• Rivibardus
  • Jacobus, O.P.
  • Dominicus (22 April 1252 – 1281)[23]
  • Deodatus, O.P. (25 September 1282 – 1286)
  • Sabas (12 July 1286 – ? )[24]
  • Andreas, O.Cist. (1298–1312)
  • Manfredus Gifoni (7 July 1312 – 5 November 1328)[25]
  • Goffredo Fazari (1329 – 1339?)
  • Petrus de Valerianis (2 July 1348 – c. 1370)[26]
  • Tommaso de Buccamungellis (28 November 1373 – 8 January 1391)[27]
  • Henricus de Solana (19 September 1395 – ) (Avignon Obedience)
  • Andreas d'Alagni (1398 – 1402) (Roman Obedience)[28]
  • Corrado Caracciolo (2 Oct 1402 – 1411)[29]
  • Astorgio Agnensi (18 September 1411 – 15 February 1413)[30]
  • Jacobus, O.Cist. (15 February 1413 – 1432?)[31]
  • Dominico (1432–1437)[32]
  • Antonio Sorbillo (26 Jul 1437 – 1463 Died)[33]
  • Cesare de Grieto, O.Cist. (1 October 1463 – 1473?)[34]
  • Narcisso de Verduno (25 June 1473 – 1476?)[35]
  • Antonio de Pazzi (26 February 1477 – 1480?)[36]
  • Giacomo della Rovere (18 Aug 1480 – 6 Mar 1504)[37]

from 1500 to 1800[edit]

since 1800[edit]

  • Vincenzo-Maria Armentano, O.P. (12 Jul 1824 Confirmed – 15 Aug 1846 Died)
  • Filippo Mincione (12 Apr 1847 Confirmed – 29 Apr 1882 Died)
  • Luigi Carvelli (3 Jul 1882 – 1 Jun 1888 Died)[57]
  • Antonio Maria de Lorenzo (11 Feb 1889 – 28 Nov 1898 Resigned)
  • Giuseppe Moràbito (15 Dec 1898 – 4 Jul 1922 Resigned)
  • Paolo Albera (9 May 1924 – 27 Oct 1943 Died)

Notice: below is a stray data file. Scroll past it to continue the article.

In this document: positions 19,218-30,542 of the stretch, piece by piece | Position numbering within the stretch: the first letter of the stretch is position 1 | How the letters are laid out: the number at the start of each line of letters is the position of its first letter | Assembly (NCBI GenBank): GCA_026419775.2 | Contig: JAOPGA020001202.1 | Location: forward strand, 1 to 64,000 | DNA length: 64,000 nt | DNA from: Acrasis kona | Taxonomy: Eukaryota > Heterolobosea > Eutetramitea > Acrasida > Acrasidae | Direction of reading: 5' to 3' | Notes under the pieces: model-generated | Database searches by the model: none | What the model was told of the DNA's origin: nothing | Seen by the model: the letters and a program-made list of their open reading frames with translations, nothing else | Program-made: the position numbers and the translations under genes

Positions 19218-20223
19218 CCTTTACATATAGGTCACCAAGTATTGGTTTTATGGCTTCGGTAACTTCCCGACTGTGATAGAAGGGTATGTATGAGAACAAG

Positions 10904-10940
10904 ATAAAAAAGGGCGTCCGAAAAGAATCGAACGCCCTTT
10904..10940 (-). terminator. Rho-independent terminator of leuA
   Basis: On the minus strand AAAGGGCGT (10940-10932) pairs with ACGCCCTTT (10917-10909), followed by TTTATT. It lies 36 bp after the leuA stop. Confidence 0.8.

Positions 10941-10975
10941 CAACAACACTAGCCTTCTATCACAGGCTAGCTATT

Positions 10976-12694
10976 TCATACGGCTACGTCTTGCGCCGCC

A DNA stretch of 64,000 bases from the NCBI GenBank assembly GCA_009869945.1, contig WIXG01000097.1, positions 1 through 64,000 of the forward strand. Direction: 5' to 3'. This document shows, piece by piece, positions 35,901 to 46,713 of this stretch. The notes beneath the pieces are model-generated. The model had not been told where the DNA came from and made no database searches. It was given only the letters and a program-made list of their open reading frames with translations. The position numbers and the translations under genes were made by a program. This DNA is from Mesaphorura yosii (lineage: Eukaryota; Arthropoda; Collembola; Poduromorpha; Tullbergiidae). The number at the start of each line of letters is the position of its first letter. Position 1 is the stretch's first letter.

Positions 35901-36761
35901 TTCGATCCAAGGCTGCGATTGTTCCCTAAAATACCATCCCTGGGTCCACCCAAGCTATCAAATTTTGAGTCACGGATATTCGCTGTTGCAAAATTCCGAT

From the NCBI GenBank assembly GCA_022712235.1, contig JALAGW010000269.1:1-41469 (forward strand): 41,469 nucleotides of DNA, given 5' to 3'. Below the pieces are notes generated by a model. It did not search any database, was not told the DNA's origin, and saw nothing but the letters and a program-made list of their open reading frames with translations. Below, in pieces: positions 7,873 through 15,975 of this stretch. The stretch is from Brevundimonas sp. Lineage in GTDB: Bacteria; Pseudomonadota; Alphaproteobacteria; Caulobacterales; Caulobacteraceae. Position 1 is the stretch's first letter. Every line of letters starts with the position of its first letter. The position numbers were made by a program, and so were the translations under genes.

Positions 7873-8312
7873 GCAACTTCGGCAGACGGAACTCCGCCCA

• Enrico Nicodemo (22 Jan 1945 – 11 Nov 1952)[58]
  • Vincenzo De Chiara (30 Apr 1953 – 5 Mar 1979 Retired)
  • Domenico Tarcisio Cortese, O.F.M. (15 Jun 1979 – 28 Jun 2007 Retired)

Diocese of Mileto-Nicotera-Tropea[edit]

30 September 1986: United with the suppressed Diocese of Nicotera e Tropea

  • Luigi Renzo (28 Jun 2007 – )

References[edit]

  1. ^ "Diocese of Mileto–Nicotera–Tropea" Catholic-Hierarchy.org. David M. Cheney. Retrieved March 23, 2016
  2. ^ "Diocese of Mileto–Nicotera–Tropea" GCatholic.org. Gabriel Chow. Retrieved February 14, 2016
  3. ^ Kehr, p. 136.
  4. ^ Gregory VII, Epistolae Book VII, no. 25.
  5. ^ Taccone-Gallucci, p. 44 (bull of Pope Gregory VII, 4 February 1081).
  6. ^ Kehr, p. 138, no. 3: letter of Gregory I, (4 February 1081): Taccone-Gallucci, p. 44, no. 43.
  7. ^ P. Jaffé -S. Loewenfeld, Regesta pontificum Romanorum Tomus I, editio altera (Leipzig: Veit 1885), p. 668 no. 5448.
  8. ^ For Tauriana, see: Lanzoni, pp. 334–336.
  9. ^ Jaffé -Loewenfeld, I, p. 672, no. 5489. Taccone-Gallucci, pp. 45–47. Lanzoni, p. 343.
  10. ^ Taccone-Gallucci, p. 325.
  11. ^ Taccone-Gallucci, pp. 61–62, no. LVIII. Jaffé-Loewenfeld, p. 802, no. 6839.
  12. ^ Arnolfo: Ughelli, I, p. 951. Cappelletti, p. 437. Taccone-Gallucci, pp. 40–41, 43.
  13. ^ Diosphoros: Ughelli, p. 951. Gams, p. 896. Taccone-Gallucci, p. 44.
  14. ^ Under Bishop Giraldus, on 3 October 1093, the See of Mileto became immediately subject to Rome. Taccone-Gallucci, p. 41, 44. Kehr, p. 139, no. 3.
  15. ^ See Kehr, p. 393 note.